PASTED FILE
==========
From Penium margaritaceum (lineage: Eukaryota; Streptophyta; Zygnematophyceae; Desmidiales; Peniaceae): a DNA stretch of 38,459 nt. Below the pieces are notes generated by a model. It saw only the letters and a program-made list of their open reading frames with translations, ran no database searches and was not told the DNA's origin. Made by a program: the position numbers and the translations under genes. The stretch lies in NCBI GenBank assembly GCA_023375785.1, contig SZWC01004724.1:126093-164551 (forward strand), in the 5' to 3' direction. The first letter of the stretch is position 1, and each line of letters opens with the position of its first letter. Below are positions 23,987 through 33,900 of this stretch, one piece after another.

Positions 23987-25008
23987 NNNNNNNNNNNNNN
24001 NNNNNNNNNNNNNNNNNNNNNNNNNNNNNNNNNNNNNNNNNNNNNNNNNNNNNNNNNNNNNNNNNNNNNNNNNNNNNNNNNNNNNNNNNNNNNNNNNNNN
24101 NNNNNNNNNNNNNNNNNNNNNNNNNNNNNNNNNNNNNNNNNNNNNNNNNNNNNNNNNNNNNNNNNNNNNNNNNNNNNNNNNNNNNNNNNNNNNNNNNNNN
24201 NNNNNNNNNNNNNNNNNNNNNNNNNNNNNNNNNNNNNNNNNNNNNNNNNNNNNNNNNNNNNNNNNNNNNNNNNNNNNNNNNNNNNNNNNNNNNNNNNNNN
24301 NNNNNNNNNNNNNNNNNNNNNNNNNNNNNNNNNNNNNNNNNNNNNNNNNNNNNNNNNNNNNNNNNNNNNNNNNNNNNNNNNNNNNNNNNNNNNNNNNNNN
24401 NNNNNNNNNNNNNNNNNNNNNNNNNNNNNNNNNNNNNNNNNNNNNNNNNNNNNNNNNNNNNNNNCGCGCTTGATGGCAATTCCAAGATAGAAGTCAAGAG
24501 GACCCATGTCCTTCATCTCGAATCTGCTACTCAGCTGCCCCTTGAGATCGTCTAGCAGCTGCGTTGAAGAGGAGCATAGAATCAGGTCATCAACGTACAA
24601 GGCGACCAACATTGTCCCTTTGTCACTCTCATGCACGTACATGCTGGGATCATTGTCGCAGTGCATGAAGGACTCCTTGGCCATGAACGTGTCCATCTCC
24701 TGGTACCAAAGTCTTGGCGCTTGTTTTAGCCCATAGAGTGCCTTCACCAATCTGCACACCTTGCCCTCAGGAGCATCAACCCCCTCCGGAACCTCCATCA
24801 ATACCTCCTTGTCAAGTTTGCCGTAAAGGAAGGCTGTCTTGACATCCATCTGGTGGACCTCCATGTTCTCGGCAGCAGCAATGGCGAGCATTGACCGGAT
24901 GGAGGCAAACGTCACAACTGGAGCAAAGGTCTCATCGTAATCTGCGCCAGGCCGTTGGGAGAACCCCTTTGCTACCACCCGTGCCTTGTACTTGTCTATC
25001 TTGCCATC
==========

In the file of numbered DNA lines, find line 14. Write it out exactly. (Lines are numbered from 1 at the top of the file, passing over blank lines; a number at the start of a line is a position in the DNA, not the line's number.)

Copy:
25001 TTGCCATC